#5

I still do not really see what you are looking for.

I suggest that you get a spiritual director.

I can tell you that my Order, the Carmelites, while we are mendicant friars we view ourselves as active contemplatives. This is one of the many things that drew me into the Order.


#6

You might want to look into Orders that are “Canons Regular”. They’re in-between Monks and Friars because they take a vow of stability to a monastery, and tend to be very contemplative, but their work is outside the monastery, like a Friar.

Also, the Benedictines sometimes have a seminary or college attached to the monastery, they tend to provide priests for surrounding parishes, and they hold retreats at the monastery too. All these offer quite a bit of opportunity to teach and be active, although it still isn’t the same as a friar.


#7

Like Brother David said, you should get a spiritual director or at least talk to your parish priest. They can tell the info you need. A spiritual director helped me with my vocation search.:thumbsup:


#8

Thanks for all the advice.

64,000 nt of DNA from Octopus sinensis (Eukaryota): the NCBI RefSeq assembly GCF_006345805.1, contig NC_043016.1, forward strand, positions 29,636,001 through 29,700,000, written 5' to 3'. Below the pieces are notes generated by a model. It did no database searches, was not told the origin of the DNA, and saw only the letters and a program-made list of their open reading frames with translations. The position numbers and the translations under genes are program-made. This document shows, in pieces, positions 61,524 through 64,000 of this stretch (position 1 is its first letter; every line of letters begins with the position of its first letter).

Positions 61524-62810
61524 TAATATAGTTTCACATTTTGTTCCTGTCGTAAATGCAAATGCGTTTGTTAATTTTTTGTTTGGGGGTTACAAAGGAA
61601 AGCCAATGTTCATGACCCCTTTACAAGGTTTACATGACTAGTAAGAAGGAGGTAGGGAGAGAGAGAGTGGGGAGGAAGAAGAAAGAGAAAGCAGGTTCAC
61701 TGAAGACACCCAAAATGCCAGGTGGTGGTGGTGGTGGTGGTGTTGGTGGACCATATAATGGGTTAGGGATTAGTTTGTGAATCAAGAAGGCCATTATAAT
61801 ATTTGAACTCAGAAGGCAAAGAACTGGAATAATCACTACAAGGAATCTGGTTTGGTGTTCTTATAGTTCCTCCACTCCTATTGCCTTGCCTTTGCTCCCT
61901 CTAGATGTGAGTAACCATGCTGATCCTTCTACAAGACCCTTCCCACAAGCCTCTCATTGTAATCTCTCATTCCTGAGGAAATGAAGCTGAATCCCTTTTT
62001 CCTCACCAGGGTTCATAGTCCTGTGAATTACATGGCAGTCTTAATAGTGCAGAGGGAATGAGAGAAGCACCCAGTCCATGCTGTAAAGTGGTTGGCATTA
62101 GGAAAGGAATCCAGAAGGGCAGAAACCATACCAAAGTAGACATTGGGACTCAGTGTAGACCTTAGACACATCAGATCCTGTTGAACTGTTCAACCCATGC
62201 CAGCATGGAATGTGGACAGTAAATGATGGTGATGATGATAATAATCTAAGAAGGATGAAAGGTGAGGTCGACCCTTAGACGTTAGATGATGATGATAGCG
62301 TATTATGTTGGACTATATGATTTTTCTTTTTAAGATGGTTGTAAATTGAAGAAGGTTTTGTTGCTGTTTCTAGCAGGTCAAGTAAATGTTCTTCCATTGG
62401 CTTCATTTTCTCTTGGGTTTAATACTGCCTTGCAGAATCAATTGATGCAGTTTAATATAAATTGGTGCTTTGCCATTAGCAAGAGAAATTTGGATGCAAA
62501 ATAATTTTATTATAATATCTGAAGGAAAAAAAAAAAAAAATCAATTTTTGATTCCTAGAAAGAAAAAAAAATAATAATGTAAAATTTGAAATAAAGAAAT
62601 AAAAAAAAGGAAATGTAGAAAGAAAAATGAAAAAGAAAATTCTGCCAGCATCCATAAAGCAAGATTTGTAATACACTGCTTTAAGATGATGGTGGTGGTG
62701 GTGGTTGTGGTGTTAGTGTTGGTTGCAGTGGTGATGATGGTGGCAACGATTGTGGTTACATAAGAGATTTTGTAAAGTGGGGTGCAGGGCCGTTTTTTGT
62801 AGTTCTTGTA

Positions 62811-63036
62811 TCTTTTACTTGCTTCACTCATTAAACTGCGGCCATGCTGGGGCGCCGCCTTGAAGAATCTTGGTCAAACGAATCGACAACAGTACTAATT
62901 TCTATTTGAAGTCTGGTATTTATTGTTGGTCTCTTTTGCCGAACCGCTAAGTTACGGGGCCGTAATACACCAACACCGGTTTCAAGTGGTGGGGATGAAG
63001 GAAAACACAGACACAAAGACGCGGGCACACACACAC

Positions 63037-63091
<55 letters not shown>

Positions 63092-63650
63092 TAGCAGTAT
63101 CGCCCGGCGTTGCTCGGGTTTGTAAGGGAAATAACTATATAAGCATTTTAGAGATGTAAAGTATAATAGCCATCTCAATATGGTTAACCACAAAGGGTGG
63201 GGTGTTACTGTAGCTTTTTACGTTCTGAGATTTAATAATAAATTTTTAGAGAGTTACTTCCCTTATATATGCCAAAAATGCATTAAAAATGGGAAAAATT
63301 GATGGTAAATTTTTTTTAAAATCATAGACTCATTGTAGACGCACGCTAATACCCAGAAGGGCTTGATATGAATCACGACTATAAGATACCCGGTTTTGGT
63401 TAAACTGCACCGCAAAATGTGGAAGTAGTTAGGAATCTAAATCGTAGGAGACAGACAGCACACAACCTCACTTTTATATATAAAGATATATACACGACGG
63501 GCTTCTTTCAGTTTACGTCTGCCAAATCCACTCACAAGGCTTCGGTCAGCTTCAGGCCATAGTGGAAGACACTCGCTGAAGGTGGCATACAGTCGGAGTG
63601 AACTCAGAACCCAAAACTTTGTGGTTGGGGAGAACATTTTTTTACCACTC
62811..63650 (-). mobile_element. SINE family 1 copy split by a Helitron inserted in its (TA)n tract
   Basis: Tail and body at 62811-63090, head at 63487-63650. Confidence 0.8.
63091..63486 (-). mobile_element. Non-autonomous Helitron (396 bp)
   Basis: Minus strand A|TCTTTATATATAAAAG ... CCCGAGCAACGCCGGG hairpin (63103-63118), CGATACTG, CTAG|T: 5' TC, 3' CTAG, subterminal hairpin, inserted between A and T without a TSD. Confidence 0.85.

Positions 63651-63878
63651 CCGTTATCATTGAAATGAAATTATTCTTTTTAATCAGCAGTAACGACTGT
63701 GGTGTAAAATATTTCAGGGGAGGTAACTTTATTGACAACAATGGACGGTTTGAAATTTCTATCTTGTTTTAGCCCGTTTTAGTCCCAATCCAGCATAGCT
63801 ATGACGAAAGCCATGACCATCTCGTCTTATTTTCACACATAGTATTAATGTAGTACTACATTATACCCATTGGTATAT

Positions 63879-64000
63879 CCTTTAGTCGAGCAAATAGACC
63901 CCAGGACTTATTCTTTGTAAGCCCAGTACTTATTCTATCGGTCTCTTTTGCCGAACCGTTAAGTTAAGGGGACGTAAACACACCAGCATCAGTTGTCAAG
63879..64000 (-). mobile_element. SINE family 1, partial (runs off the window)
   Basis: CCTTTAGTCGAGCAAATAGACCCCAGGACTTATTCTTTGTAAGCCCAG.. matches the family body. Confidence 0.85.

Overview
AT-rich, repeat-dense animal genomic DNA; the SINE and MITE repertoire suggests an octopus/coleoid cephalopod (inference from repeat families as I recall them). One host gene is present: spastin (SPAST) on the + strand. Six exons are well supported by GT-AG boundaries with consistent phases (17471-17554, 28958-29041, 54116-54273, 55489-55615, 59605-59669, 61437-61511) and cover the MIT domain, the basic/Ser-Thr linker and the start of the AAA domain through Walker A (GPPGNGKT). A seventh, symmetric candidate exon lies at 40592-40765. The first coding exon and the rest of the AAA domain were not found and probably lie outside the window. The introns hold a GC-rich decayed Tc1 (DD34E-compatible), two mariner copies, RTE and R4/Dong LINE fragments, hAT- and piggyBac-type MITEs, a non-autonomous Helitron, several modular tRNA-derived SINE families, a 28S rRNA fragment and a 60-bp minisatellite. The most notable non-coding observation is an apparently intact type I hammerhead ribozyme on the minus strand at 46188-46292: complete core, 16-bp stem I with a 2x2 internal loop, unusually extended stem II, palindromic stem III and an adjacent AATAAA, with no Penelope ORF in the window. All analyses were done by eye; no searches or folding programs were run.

With regards to a spirtual director: I’m not yet a baptised catholic! But how would I go about getting one once I am Catholic?

I hope someone can answer my questions on SSA. If it’s going to be a problem then I don’t want to get my hopes up just to realise that I don’t have a place in Consecrated life.


#9

Spiritual direction isn’t confined to Catholics or even to the baptised. Approach your parish priest or contact the diocesan vocations office for resources local to you. It may take a while to find the help you need, but its worth persisting.

Having sexual feelings or a sexual past does not bar one from consecrated life, although it will inevitably be discussed in any application procedure, and as with all applicants they would want some evidence that you can live a celibate life. But I think you’re getting a little ahead of yourself: although a pull towards religious life can be nurtured and engaged with, take things one step at a time rather than worrying too much about 10 steps down the line. There are no guarantees, but where God is concerned there are no insurmountable barriers, either.

A popular aphorism tells us that if we want to hear God’s laughter, we should tell Him our plans for the future. Pray hard and and accept that His will doesn’t always become apparent quickly. I entered religious life in my 40s, which isn’t ideal in some respects but was certainly right for me: I didn’t bring youth and energy (!) but I did bring professional and personal experience. God will tell you where you’re meant to be in good time, and you can rest assured there is a place for you in His church.